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Old 12th January 2013, 07:17 PM   #81
ergo
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Originally Posted by JayUtah View Post
In a case of defamation that's the court's primary business. Before the court can determine whether Harrit's reputation was harmed, it must first determine what that reputation is.
And how do you propose the court will do this, JayUtah? On what evidence will it determine Harrit's reputation?

If you'd think about things for about five seconds longer than you evidently do, you'd begin to understand what I'm saying.


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Your entire post is legal nonsense, for the reasons previously stated.
Lol. I'm not pretending to offer a legal analysis. I'm just calling you on your B.S.

The rest of your post, being a reiteration of the mostly personal opinion in your first posts, is not worth responding to.
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Old 12th January 2013, 08:13 PM   #82
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Old 13th January 2013, 03:45 AM   #83
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I've looked into several recent cases where people have sued for defamation and won, and with one exception plaintiffs we're all publicly accused of various crimes ranging from the use of illegal workers/tax fraud to pedophilia. The exception was someone accused of being a Nazi supporter and spreading Nazi ideology when clearly he was not.

Harrit's a tosse for filing this suit.
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Old 13th January 2013, 10:21 AM   #84
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Originally Posted by ergo View Post
And how do you propose the court will do this, JayUtah? On what evidence will it determine Harrit's reputation?
Wow, you're really new at this, aren't you?

Gadach v. Benton County Co-op Assn. Start there, and when you're finished I've got four or five more cases for you to read.

The plaintiff's reputation is estabilshed as a finding of fact by the same means every other point of fact is established at trial. The party with the burden of proof first presents evidence in his favor, then the respondent rebuts it and/or makes an affirmative case. The court then decides where the facts most likely lie.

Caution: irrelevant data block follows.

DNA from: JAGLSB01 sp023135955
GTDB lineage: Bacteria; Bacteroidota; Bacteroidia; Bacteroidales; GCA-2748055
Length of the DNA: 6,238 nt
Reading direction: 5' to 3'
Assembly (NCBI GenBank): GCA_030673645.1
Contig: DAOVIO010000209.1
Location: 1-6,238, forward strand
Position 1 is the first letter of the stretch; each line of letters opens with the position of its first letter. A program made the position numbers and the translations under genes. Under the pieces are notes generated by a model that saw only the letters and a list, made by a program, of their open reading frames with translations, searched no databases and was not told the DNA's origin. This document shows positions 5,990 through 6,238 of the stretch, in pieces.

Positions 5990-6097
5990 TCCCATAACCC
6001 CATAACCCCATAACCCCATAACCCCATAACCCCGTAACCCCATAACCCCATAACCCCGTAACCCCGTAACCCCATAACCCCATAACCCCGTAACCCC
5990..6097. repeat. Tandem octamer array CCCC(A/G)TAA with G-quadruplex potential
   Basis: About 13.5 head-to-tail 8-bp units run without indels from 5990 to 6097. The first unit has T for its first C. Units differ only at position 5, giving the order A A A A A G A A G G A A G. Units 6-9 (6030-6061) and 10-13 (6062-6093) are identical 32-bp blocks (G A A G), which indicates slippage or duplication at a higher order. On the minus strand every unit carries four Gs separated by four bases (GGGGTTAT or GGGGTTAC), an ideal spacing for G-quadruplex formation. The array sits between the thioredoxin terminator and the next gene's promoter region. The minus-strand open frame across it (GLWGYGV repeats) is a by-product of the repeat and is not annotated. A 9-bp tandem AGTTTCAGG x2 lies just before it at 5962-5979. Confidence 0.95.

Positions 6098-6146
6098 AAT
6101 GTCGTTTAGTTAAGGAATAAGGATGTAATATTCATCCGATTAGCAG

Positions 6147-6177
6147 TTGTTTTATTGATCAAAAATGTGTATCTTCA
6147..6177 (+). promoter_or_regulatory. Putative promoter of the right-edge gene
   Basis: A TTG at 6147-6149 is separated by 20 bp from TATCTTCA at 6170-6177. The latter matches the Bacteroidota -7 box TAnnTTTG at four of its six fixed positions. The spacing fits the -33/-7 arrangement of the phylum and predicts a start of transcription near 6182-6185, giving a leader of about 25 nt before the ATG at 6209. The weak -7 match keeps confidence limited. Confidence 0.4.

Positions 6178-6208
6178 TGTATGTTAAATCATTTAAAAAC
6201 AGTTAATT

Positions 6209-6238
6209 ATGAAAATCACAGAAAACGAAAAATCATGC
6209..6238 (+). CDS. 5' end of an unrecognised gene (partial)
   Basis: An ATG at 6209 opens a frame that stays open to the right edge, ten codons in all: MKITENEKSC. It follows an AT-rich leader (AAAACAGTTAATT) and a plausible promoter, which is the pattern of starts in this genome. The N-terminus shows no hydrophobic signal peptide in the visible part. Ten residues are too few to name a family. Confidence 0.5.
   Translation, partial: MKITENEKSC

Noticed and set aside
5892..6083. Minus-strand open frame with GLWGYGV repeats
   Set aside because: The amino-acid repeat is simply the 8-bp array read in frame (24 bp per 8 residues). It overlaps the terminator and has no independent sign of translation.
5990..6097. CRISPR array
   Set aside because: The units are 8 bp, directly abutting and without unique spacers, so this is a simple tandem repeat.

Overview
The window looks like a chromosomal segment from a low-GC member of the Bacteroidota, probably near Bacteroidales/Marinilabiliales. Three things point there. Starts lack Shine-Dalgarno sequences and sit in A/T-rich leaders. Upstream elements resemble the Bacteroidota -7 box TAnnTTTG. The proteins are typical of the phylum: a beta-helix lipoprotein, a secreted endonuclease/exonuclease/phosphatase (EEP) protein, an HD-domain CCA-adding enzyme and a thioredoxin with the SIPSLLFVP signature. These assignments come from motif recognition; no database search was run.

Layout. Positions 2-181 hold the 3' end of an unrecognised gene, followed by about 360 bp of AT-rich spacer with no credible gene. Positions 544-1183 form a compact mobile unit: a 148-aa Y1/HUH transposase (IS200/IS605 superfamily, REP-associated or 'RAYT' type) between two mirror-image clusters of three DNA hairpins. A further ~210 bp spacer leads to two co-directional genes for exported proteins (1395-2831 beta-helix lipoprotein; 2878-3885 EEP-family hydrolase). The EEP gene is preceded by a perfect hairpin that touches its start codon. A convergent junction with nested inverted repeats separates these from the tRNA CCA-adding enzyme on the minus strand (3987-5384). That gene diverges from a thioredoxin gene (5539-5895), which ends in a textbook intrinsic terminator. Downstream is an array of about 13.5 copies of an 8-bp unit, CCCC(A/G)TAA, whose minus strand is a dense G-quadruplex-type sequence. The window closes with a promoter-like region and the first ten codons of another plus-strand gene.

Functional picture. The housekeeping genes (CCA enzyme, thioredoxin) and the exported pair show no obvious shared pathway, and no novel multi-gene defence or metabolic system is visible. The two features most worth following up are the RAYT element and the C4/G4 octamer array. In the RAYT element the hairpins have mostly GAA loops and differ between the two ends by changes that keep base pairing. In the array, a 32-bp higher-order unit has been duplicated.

The plaintiff presents evidence that his reputation is stellar, that he is a pillar of the community, and that he has worked hard to achieve and maintain such a reputation. He will present lists of civic, academic, or professional achievements. He will admit lists of awards and recognition. He may present character witnesses, although those are less common because they can be cross-examined. In Harrit's case we would expect him to present a list of his scholarly publications and any awards he may have received from his former university.

Conversely the defendant presents evidence that the plaintiff's reputation is already of low esteem. He may rebut the plaintiff's evidence, for example showing that some particular proffered achievement was, say, routinely granted (e.g., employee of the month in a company with only two employees). He may cross-examine the character witnesses or present some of his own.

But this case-in-chief is typically loaded with sins of omission, so it generally falls to the defendant to attempt to show that the plaintiff's reputation is actually based upon more than the happy items the plaintiff has selected. Hence the defendant brings to the court evidence the plaintiff would rather the court not see. In this case, the public record is full of Harrit's public appearances and statements on 9/11. A basic web search turns up prominent mention of his hoax-promoting activities and alliances with crackpot organizations. Actually that's not true -- it turns up nothing but that.

As part of its findings in the case, a court will determine which picture of Harrit's reputation is most likely true -- in the U.S., the standard is how a reasonable, informed, ordinary citizen who doesn't know Harrit personally will perceive him to be based on all readily and commonly available material. And it is that finding of fact that will be the yardstick against which the court will measure whether that reputation has been damaged by defendant's actions alone.

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If you'd think about things for about five seconds longer than you evidently do, you'd begin to understand what I'm saying.
If you had been inside a courtroom for longer than five seconds, you'd begin to understand that what you're saying doesn't matter. You have absolutely no clue what you're talking about.

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Lol. I'm not pretending to offer a legal analysis.
Of course you are. You just suck at it.

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The rest of your post, being a reiteration of the mostly personal opinion in your first posts, is not worth responding to.
I accept your concession.
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Old 13th January 2013, 10:39 AM   #85
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Originally Posted by ozeco41 View Post
Sure it was true but making it public was the act which caused the damage.
There are some universal exceptions to the truth rule, for example in the case of medical records under fiduciary trust. If your doctor casually tells people he treated you for severe bedwetting, for example, he has defamed you. The truth of the statement does not excuse publishing it if the publisher had a duty not to publish it. Truths arising out of an ordinary breach of privacy are also defamatory.

A newspaper does not have a duty not to publish its opinion of someone who has deliberately and aggressively placed himself in the public eye on the nonsensical side of a controversy.

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The rest of your post - well stated - understood and agreed.